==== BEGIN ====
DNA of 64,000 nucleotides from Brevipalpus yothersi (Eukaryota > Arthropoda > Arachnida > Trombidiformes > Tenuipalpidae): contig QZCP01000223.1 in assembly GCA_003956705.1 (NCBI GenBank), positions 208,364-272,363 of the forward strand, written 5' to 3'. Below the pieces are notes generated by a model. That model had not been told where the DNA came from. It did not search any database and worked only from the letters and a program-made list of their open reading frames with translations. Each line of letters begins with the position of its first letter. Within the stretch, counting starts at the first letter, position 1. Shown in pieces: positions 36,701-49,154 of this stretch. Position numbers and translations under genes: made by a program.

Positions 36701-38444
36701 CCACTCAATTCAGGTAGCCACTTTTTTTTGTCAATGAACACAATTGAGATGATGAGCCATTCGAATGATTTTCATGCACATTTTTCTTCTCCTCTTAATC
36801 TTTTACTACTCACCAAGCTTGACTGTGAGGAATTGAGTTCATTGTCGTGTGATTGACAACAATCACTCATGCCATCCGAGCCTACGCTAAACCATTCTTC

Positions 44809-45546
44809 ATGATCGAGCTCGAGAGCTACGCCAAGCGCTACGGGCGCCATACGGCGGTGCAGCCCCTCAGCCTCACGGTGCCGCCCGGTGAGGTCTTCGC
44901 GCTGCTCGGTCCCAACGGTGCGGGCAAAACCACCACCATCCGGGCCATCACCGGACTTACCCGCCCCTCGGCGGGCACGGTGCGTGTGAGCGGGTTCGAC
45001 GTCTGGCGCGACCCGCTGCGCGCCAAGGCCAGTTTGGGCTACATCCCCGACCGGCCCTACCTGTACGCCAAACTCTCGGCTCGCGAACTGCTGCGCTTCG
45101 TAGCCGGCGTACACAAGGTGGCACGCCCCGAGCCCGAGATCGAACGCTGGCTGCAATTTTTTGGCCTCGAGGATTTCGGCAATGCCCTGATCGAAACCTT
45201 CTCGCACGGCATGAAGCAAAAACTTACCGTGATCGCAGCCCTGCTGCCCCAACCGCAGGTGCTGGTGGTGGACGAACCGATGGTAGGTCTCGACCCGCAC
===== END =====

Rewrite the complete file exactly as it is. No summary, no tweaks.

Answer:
DNA of 64,000 nucleotides from Brevipalpus yothersi (Eukaryota > Arthropoda > Arachnida > Trombidiformes > Tenuipalpidae): contig QZCP01000223.1 in assembly GCA_003956705.1 (NCBI GenBank), positions 208,364-272,363 of the forward strand, written 5' to 3'. Below the pieces are notes generated by a model. That model had not been told where the DNA came from. It did not search any database and worked only from the letters and a program-made list of their open reading frames with translations. Each line of letters begins with the position of its first letter. Within the stretch, counting starts at the first letter, position 1. Shown in pieces: positions 36,701-49,154 of this stretch. Position numbers and translations under genes: made by a program.

Positions 36701-38444
36701 CCACTCAATTCAGGTAGCCACTTTTTTTTGTCAATGAACACAATTGAGATGATGAGCCATTCGAATGATTTTCATGCACATTTTTCTTCTCCTCTTAATC
36801 TTTTACTACTCACCAAGCTTGACTGTGAGGAATTGAGTTCATTGTCGTGTGATTGACAACAATCACTCATGCCATCCGAGCCTACGCTAAACCATTCTTC

Positions 44809-45546
44809 ATGATCGAGCTCGAGAGCTACGCCAAGCGCTACGGGCGCCATACGGCGGTGCAGCCCCTCAGCCTCACGGTGCCGCCCGGTGAGGTCTTCGC
44901 GCTGCTCGGTCCCAACGGTGCGGGCAAAACCACCACCATCCGGGCCATCACCGGACTTACCCGCCCCTCGGCGGGCACGGTGCGTGTGAGCGGGTTCGAC
45001 GTCTGGCGCGACCCGCTGCGCGCCAAGGCCAGTTTGGGCTACATCCCCGACCGGCCCTACCTGTACGCCAAACTCTCGGCTCGCGAACTGCTGCGCTTCG
45101 TAGCCGGCGTACACAAGGTGGCACGCCCCGAGCCCGAGATCGAACGCTGGCTGCAATTTTTTGGCCTCGAGGATTTCGGCAATGCCCTGATCGAAACCTT
45201 CTCGCACGGCATGAAGCAAAAACTTACCGTGATCGCAGCCCTGCTGCCCCAACCGCAGGTGCTGGTGGTGGACGAACCGATGGTAGGTCTCGACCCGCAC